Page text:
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Student loans: Rates to rise in July
Federal loan rates to go up nearly 2 percentage points. Consolidating before July can save money.
June 2, 2005: 6:04 PM EDT
By Jeanne Sahadi, CNN/Money senior writer

NEW YORK (CNN/Money) – Come July, the rock-bottom rates on your federally guaranteed, variable-rate student loans will be going up.

The Federal Stafford loan rate will rise 1.93 percentage points to 5.3 percent, while the Federal PLUS loans for parents will also rise 1.93 percentage points to 6.1 percent.

The last time there was such a significant jump in rates was in July 2000, when rates rose 1.27 percentage points.

The rate hikes will mean higher interest payments over the life of your loans and is one reason you might consider consolidating your loans before the rates change on July 1.

Another reason is that lawmakers may soon change the rules governing consolidation, making it less attractive.

The benefits of consolidating now

When you consolidate in a low-rate environment, you roll all your loans into one and lock in a single rate on the money you owe. That rate is a weighted average of all your loans rounded up to the nearest eighth of a percentage point.

Right now, if all your loans are Stafford loans obtained after June 1998, the consolidated rate is 2.88 percent if you're still in school and 3.38 percent if you've graduated and have started repaying them. Come July 1, however, those rates will jump to 4.75 percent and 5.38 percent, respectively.

For PLUS loans, the consolidated rate today is 4.25 percent. That will go up to 6.125 percent in July.

A 2005 college graduate with $20,500 in Stafford loans would save $2,842 over a 10-year repayment period by consolidating during his grace period so long as he does so before July, according to the College Loan Corporation. His monthly payments would be $23 less.

If he has loans totaling $60,000, he could save as much as $8,318 over the same 10-year repayment period. His monthly payments would be about $69 less.

"It's a no-brainer at this point," said Mark Kantrowitz, founder of FinAid.org. "You want to consolidate before rates rise."

Keep an eye on Washington

You also might consider consolidating soon because lawmakers may change the rules governing federal student loans. Two of those potential changes would make loan consolidation less advantageous for borrowers.

President Bush has proposed eliminating the fixed interest rate in consolidation, and replacing it with a variable rate.

That would mean your rates would change every year, although they couldn't exceed 6.8 percent.

With variable rates, there would be no rounding up to the nearest eighth of a percentage point in determining the weighted average as is done now. But Bush also has proposed charging a 1 percent origination fee to consolidate loans, whereas right now there is none.

Under current law, if you've already consolidated your student loans once you can't do it again. If Bush's proposals are approved, that will no longer be the case.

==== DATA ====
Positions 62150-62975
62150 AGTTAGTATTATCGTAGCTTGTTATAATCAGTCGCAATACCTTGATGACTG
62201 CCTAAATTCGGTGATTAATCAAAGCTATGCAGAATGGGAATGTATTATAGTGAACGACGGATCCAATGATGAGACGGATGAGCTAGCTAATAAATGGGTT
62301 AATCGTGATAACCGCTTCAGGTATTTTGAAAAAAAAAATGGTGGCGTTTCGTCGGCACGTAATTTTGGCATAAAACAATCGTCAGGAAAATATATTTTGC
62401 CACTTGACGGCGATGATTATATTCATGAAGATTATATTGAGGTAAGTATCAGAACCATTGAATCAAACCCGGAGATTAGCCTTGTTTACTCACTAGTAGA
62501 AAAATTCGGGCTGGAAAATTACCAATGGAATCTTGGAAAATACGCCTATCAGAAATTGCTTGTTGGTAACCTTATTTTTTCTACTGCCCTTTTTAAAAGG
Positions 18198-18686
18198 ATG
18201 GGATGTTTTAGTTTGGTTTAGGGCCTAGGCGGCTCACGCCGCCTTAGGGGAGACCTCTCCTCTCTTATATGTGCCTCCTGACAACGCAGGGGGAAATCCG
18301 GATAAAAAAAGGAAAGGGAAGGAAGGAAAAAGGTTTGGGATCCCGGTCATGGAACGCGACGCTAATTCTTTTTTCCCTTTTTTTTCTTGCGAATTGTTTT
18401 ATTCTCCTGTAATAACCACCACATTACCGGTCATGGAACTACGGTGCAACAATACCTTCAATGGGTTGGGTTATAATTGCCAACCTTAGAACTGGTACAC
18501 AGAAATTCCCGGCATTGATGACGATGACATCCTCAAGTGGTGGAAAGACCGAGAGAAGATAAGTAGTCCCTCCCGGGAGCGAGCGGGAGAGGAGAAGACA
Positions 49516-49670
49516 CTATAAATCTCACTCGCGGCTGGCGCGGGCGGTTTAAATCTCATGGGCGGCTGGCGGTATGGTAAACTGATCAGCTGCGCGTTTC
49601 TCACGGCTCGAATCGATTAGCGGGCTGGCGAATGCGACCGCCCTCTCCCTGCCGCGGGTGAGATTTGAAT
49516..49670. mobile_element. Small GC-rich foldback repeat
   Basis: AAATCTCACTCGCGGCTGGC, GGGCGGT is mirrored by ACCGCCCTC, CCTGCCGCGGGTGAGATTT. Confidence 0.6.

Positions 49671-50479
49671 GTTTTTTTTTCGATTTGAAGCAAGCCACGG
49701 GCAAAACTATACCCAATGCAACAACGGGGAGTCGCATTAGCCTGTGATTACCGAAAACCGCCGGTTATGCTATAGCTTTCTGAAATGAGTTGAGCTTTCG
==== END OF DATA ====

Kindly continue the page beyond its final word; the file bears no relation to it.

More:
There's also a competing proposal from Rep. Thomas Petri (R-Wisconsin), which would allow students the choice of consolidating at a variable rate or a fixed rate, but the fixed rate would be a percentage point higher than the variable rate in effect at the time.

No need to rush

Your lender may allow you to apply as late as June 30 for consolidation at today's rates.

Should you consolidate, keep in mind:

  • If all your loans are with one lender, you have to consolidate with that lender. Bush has proposed eliminating the single-holder rule, but for now it's still in place.
  • If you have loans with more than one lender, ask your school's financial aid office which lenders offer the best consolidation deals in terms of discounts and customer service. Kantrowitz's advice: Opt for a lender who at least offers to knock 0.25 percent off your consolidated rate if you agree to electronically transfer your payments.
  • When you consolidate, don't include any Perkins loans you may have, Kantrowitz said. It's already a fixed rate loan, so you'll derive no financial benefit from consolidating it and you may, in fact, lose some of the benefits such as certain loan forgiveness provisions.
  • If you're married and both you and your spouse have student loans, Kantrowitz suggests that you do not consolidate them together into one loan. In the event you divorce, you both will be on the hook for repayment of the full amount. If your split is acrimonious and one of you reneges on your half of the bill, the other person will still be held accountable.
  • The Department of Education recently indicated that if you're a current student you may choose to consolidate your loans before graduation. To do so, you would need to request early repayment status from your lender and ask for an in-school deferment. One potential drawback to consolidating while in school is that you would need to begin repaying your loan as soon as you graduate, forfeiting the 6-month grace period.
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